Richard Garth, C.J.
1. In this case the parties were married in September 1856, the petitioner being then about 15 years of age. They lived together, in Calcutta, for some years after the marriage, but had no children. In October 1864, the petitioner discovered that the respondent had committed adultery with her ayah. She did not on this account withdraw from cohabitation with the respondent, but from that time the respondent treated her with neglect. About this time she began to support herself by teaching in a school, and in 1869, in consequence of his constant absence until a late hour at night, she ceased to have sexual intercourse with him. They continued, however, to live together, and there is no reason to suppose that the husband was desirous of renewing the intercourse. On the contrary, she states, and this is not denied, that at this time her husband wholly neglected her. During this time also the respondent contributed nothing to the support of the petitioner, and frequently made demands for money upon her for his own purposes. They became involved, and in 1871, were obliged to give up the house in Circular Road, in which they then resided. The petitioner then proposed that they should take a smaller house, which they could have done; but the respondent refused to sign any lease, and it was thon, under the pressure of pecuniary difficulties, that they arranged that lie should go to his mother's house until they could find moans to provide a home. Whilst he was at his mother's house, she visited him twice, but he treated her with the greatest indifference. When the house in Circular Road was given up, the wife had retained sundry articles of furniture with a view to the possibility of their living together again, but the husband had them sold, and the proceeds were spent by him. He afterwards left his mother's house, and refused to tell his wife where lie was going. In 1872, without any communication with his wife, lie left Calcutta for Madras, whore he has since resided, and has been guilty of frequent acts of adultery. He has occasionally visited Calcutta, and she once saw him, but only in public. On this occasion she did not speak to him, nor he to her. From 1869 down to the present time, the petitioner has resided in Calcutta, and the respondent has contributed nothing to her support.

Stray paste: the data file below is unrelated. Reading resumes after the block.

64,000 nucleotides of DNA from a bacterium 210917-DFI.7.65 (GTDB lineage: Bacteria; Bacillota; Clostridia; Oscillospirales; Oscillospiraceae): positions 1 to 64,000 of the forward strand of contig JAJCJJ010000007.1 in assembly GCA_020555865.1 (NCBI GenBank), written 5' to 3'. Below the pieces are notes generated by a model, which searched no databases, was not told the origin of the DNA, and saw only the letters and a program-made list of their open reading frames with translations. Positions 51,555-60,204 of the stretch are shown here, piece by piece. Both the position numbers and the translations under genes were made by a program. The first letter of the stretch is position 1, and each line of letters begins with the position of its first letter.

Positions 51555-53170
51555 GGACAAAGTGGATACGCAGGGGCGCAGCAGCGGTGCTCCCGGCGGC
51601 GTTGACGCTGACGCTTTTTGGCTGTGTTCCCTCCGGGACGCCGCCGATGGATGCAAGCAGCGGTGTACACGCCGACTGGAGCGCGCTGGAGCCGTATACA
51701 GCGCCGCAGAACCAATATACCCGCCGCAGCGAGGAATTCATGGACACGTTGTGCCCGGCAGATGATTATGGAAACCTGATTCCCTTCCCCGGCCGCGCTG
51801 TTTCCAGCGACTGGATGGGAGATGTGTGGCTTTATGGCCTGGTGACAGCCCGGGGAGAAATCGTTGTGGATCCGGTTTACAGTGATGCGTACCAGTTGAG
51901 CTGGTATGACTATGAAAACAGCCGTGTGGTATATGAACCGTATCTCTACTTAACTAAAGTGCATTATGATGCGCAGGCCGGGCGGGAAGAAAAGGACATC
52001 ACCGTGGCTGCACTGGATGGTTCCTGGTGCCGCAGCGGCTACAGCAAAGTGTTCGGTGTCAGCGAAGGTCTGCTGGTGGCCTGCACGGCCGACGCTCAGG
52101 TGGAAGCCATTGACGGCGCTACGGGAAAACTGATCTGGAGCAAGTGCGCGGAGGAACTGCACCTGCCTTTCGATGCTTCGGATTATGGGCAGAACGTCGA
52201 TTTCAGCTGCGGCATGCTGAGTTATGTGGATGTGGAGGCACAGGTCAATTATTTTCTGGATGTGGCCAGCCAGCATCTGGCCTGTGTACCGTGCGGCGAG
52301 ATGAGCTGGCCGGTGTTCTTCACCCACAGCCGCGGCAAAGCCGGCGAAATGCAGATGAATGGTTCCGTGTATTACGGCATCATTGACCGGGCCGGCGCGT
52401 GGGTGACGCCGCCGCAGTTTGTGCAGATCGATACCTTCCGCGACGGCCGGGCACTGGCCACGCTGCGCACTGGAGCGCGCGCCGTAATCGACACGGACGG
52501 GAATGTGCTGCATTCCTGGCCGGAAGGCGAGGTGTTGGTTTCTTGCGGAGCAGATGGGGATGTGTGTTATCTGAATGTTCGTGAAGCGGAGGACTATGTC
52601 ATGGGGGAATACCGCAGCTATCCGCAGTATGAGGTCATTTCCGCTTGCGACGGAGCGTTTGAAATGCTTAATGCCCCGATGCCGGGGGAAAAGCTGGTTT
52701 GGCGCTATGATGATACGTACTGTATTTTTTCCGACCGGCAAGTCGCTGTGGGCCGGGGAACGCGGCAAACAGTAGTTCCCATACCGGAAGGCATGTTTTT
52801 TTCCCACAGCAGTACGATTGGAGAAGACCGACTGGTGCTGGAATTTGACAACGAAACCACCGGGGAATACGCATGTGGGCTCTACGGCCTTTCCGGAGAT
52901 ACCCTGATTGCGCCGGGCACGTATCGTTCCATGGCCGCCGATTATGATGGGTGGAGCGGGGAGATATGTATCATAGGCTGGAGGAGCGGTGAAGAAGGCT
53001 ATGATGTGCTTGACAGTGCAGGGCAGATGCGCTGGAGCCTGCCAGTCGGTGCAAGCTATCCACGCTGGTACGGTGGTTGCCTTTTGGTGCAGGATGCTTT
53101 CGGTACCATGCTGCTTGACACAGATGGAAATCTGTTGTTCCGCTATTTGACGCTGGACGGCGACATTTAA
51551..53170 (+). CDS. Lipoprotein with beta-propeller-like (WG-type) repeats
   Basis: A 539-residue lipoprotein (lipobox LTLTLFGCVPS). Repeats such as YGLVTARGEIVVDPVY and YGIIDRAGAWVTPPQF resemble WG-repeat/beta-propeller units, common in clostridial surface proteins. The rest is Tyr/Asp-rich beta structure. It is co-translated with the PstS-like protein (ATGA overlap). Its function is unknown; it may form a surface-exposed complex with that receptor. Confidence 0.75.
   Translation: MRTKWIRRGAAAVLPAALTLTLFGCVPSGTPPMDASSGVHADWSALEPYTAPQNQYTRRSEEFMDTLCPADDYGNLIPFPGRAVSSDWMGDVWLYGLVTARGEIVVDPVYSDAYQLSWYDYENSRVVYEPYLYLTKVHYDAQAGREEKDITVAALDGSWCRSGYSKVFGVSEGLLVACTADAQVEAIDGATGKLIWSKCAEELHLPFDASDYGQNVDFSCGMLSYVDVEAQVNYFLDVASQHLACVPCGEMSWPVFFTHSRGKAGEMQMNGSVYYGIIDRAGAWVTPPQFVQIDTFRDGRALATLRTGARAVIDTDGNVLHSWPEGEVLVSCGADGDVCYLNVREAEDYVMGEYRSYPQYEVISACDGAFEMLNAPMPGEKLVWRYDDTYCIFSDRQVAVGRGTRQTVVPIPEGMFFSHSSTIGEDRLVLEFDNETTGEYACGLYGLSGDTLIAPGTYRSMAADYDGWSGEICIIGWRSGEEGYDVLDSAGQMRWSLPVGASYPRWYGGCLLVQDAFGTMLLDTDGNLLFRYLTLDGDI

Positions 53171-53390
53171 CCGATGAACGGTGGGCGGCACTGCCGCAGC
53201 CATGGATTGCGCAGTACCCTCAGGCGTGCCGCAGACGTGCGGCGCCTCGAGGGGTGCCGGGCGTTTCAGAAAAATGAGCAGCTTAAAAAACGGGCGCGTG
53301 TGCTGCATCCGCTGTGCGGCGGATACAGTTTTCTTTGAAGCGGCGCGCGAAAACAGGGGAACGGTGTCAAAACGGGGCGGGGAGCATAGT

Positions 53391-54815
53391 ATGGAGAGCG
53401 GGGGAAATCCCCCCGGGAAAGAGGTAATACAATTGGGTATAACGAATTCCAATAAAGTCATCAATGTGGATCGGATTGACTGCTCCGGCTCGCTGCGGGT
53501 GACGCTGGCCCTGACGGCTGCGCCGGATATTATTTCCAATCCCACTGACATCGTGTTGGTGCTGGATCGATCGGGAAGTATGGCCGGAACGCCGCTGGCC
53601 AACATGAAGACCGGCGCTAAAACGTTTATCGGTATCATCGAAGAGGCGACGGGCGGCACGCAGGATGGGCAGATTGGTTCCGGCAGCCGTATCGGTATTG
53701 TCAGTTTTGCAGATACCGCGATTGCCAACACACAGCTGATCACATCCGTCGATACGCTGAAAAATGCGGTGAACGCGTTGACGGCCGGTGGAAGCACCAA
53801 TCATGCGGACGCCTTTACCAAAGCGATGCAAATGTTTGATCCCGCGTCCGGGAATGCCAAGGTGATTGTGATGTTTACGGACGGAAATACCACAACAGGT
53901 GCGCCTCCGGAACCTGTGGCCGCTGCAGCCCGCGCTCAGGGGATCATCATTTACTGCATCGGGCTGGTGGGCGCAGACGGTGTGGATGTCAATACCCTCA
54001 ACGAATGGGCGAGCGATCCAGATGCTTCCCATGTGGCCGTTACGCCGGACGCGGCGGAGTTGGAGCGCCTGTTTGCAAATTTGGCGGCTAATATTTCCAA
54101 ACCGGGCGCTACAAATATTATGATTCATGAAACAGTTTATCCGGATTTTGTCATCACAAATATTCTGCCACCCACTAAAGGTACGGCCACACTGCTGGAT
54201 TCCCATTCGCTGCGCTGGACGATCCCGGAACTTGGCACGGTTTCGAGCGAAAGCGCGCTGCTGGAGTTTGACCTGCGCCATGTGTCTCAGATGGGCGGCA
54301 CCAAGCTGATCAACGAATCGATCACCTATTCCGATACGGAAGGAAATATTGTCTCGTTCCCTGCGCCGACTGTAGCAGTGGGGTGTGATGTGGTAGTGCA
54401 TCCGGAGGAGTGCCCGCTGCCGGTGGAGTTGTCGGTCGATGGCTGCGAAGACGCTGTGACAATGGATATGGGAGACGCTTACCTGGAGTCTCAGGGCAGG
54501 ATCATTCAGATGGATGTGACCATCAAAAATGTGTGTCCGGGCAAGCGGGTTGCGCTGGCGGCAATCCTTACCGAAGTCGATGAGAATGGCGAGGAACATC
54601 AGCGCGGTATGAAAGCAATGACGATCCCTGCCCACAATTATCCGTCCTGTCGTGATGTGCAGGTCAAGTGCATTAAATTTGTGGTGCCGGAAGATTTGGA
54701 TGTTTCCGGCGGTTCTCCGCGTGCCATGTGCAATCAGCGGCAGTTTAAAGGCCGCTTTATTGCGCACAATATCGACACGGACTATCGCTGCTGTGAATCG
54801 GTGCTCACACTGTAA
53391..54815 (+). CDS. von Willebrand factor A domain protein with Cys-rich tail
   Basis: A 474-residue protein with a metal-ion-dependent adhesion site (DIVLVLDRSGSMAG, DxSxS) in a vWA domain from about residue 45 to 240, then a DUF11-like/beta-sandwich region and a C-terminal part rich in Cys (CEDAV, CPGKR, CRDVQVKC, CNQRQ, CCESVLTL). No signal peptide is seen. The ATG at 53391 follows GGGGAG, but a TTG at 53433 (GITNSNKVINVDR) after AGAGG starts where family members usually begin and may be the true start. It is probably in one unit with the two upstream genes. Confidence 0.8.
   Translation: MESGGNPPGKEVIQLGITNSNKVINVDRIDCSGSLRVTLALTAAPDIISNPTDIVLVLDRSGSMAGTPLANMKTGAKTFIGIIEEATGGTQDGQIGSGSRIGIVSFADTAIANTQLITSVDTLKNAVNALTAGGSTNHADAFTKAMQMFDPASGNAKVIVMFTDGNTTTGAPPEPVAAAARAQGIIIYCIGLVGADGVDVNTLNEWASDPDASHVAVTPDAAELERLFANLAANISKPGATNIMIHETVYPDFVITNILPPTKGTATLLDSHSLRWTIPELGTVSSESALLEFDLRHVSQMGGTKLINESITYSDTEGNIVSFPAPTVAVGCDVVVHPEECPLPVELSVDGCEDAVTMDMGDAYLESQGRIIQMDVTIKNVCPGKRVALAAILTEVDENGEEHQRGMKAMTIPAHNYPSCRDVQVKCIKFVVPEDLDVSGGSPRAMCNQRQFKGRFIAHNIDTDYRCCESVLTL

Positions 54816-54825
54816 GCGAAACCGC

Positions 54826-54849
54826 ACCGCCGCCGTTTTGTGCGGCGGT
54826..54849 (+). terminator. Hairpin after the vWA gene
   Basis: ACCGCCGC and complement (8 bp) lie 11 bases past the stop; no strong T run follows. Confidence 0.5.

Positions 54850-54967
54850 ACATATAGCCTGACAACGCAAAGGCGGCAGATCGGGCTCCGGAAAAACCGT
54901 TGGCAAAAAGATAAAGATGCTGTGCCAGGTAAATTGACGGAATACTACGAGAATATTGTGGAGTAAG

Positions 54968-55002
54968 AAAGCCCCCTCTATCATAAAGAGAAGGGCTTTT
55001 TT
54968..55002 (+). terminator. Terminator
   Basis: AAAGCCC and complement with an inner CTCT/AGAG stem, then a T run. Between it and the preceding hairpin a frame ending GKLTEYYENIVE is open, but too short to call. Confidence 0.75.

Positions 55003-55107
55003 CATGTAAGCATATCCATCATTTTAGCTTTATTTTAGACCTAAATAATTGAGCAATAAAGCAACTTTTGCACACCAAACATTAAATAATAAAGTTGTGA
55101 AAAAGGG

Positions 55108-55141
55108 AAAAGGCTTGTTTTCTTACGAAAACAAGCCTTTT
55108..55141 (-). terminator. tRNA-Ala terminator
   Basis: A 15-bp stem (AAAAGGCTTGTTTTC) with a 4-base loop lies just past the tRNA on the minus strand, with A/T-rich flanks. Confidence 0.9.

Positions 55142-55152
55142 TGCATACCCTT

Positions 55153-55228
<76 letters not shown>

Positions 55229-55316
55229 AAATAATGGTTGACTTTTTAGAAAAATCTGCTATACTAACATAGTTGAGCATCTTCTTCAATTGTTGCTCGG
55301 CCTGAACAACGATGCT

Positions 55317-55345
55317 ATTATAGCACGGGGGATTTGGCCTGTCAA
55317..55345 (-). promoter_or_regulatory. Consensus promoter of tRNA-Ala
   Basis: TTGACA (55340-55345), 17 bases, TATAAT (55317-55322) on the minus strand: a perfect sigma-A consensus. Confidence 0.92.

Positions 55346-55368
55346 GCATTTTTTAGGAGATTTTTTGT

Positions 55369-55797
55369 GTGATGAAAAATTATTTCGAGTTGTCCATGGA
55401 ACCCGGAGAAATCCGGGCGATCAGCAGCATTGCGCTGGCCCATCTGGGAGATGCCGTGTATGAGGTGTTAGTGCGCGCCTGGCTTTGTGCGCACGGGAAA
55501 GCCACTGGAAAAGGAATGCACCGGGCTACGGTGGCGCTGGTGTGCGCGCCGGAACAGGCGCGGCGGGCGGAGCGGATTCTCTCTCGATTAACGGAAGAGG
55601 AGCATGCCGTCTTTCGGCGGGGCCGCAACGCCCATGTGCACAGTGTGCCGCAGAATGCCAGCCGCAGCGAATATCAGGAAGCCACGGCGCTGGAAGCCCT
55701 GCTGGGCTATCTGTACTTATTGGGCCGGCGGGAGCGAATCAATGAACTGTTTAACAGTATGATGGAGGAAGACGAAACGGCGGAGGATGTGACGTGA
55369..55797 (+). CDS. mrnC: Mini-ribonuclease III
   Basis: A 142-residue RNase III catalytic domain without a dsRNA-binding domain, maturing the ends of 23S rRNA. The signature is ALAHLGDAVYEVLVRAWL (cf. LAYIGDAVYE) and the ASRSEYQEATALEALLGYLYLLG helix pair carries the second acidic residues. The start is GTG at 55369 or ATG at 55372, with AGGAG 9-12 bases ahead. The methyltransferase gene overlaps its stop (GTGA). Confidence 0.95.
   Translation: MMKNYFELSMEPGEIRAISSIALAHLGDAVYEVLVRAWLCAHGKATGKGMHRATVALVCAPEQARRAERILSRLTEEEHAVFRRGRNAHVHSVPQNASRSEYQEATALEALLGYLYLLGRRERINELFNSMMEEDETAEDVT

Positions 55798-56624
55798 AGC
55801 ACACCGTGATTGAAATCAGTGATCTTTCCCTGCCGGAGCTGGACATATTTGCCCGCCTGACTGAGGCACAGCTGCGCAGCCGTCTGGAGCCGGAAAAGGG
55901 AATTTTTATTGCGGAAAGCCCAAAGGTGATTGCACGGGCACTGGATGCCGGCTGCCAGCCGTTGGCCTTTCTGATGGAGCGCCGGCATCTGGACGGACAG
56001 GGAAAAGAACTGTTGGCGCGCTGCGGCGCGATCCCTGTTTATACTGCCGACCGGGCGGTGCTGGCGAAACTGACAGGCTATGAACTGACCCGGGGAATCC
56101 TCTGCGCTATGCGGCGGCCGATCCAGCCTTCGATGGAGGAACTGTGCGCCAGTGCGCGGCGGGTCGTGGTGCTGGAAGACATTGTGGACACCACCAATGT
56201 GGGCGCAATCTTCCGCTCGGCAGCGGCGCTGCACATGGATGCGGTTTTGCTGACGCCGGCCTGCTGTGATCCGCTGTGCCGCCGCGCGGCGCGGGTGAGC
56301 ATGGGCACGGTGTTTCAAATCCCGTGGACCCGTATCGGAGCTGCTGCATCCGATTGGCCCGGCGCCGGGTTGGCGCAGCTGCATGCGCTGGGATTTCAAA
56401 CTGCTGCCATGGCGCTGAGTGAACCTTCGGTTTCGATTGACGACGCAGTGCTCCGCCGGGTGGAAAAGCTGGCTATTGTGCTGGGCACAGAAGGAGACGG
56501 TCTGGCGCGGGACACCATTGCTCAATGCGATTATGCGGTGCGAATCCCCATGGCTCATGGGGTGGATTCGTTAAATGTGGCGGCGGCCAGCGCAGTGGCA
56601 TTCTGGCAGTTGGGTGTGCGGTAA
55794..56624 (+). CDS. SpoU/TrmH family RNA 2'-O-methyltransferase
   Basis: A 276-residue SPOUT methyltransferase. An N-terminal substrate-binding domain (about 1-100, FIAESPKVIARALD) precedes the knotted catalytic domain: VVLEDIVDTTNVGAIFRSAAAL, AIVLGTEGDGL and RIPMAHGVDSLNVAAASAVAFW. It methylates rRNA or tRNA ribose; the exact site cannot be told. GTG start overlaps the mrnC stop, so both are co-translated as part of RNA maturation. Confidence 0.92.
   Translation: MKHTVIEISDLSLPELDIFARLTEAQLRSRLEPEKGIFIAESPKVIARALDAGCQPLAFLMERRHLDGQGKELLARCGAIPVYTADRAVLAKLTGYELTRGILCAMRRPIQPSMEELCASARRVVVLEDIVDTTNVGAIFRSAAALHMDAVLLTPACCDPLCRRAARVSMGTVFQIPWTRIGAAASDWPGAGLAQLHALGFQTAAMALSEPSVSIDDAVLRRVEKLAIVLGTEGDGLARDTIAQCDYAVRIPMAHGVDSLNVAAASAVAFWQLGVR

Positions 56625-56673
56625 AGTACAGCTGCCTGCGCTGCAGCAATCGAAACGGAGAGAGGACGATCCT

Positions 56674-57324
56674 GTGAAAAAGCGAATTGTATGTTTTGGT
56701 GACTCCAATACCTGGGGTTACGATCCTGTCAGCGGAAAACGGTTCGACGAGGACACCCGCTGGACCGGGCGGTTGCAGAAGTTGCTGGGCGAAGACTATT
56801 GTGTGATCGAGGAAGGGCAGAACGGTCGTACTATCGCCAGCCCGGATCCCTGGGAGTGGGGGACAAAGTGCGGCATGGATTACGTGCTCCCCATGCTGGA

2. There being no doubt as to the adultery, the only question is as to the desertion. The learned Judge of the Court below thought that he was compelled, upon the authority of the case of Fitzgerald v. Fitzgerald L.R. 1 P. and D. 694 to hold that in this case there had been no desertion, because the separation in 1871 was assented to by the wife.